Ganassi reigns, and Dyson delivers


Chip Ganassi enjoyed a clean sweep last weekend as his three teams won races in NASCAR, IndyCar and Grand-Am. It began at Watkins Glen on Saturday when Scott Pruett/Memo Rojas won the Grand-Am event in Ganassi’s Riley-BMW. Then Juan Pablo Montoya drove a perfect race on Sunday at the Glen to score his first NASCAR Sprint Cup victory in three years. Montoya was the man to beat, pulling away at the end to win easily. Juan has been very quick in many races this year but something always got in the way. His next mission, of course, is to win on an oval – and he’s got 14 more chances this year!


In the IndyCar race at Mid-Ohio, Dario Franchitti scored Ganassi’s final win of the weekend. Dario drove a great race to beat Will Power by half a second. It was the Scot’s second win of the year and it keeps him in the thick of the title hunt with Power, who wrapped up IndyCar’s inaugural Mario Andretti Road Racing Championship on Sunday. With five races to go, Power leads Franchitti in the overall standings by 41 points.


But perhaps the most interesting US racing news of the weekend came in Saturday’s American Le Mans Series race at Mid-Ohio, where Chris Dyson and Guy Smith drove Rob Dyson’s Castrol Lola-Mazda coupé to victory. It was the first ALMS win for the Lola coupé, its Mazda engine and Dunlop’s tyres. It also marked the first win for any racing car running on Isobutanol, a BP biofuel which Dyson began experimenting with last year.

“Isobutonal is a variant on an ethanol-based fuel,” explained Rob Dyson. “It’s much easier to make and a lot better on the environment to produce than the fermentation of ethanol, whether it’s corn-based or switchgrass or any of the other stuff they’re coming up with. Isobutanol is a lot more eco-friendly in that it doesn’t take as much energy to make it as you get out of it.


“They’re starting to generate the stuff in some quantity now. The availability has gone up because they’re learning how to make it better. In spite of their problems in the Gulf, this is part of BP’s global plan to incorporate this specific product into their gasolines.”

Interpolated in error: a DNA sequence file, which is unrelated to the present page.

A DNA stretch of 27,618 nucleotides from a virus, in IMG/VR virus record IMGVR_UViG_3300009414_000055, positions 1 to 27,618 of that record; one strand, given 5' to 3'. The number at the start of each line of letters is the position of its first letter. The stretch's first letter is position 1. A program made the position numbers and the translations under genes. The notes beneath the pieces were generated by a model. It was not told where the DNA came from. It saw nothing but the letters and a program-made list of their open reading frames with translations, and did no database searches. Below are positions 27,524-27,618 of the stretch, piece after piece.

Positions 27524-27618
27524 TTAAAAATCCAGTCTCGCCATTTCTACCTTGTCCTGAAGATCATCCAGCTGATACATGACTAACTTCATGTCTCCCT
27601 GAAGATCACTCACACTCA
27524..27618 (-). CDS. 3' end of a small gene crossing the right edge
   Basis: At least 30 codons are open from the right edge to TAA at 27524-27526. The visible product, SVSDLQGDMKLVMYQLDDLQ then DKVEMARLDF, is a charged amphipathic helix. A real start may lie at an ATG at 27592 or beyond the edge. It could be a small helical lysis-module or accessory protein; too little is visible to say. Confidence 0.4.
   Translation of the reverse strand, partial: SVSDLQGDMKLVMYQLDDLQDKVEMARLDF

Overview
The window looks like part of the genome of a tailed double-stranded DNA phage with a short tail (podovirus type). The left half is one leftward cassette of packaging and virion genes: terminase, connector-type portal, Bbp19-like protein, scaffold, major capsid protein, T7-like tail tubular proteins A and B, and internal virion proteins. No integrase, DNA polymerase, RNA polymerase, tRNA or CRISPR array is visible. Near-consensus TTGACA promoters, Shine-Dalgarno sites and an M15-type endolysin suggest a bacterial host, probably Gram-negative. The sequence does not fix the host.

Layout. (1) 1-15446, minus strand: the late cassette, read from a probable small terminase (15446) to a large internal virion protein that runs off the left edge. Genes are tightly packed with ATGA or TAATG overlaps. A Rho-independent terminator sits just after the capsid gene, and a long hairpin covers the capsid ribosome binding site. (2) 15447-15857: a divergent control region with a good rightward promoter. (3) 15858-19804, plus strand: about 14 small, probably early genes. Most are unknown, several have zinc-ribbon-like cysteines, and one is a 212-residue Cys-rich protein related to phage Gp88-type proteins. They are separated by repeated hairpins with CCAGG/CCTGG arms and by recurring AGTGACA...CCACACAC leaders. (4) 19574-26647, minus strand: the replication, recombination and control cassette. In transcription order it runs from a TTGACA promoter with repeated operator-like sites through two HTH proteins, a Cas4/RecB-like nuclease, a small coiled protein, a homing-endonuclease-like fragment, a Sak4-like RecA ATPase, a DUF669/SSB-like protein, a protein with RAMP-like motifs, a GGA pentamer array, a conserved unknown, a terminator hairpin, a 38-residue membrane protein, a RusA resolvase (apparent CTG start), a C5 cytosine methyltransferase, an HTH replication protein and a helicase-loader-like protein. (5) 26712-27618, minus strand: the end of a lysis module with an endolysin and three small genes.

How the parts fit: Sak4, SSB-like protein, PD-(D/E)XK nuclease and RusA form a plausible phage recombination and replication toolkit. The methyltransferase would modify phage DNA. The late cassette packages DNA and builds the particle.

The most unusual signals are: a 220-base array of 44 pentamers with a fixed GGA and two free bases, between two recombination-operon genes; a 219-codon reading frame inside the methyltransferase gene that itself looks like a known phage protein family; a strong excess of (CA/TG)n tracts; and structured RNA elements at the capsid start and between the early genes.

Dyson’s team earned its first win by just half a second as Chris Dyson held off a fierce attack from Simon Pagenaud in Duncan Dayton’s Highcroft HPD ARX-01. Dyson turned the race’s fastest lap with just four to go.

“Chris and Guy have done a terrific job on the track and in reinforcing all the progress we’ve been making,” said Dyson. “The BP guys have given us great fuel and the Castrol guys provide great lubricants. These guys are developing new stuff all the time and the Dunlop guys have done a great job. We double-stinted our tyres at the end and that was one of the keys to winning. Lola has been exceptionally helpful in their wind tunnel and component effort and, of course, Mazda has been incredibly supportive. It’s a tremendous pleasure to finally reward them with a win.”

Dyson has run an ALMS or IMSA team for more than 25 years and remains one of the series’ most enthusiastic supporters. “What I like about the ALMS is the variety of different automobiles and the different types of engines and power plants you can bring,” said Dyson. “There’s just more science and hot-rodding you can do. That’s what makes it so much fun. We’ve made a lot of changes in the cars and fortunately the rules allow us to do that. We run against a couple of normally-aspirated V8s and we’re going to be running against diesel cars at Petit Le Mans.

“I believe the ALMS has the fan base because the cars are so interesting,” he added. “They come to see different cars and engines race. That’s what it’s all about.”

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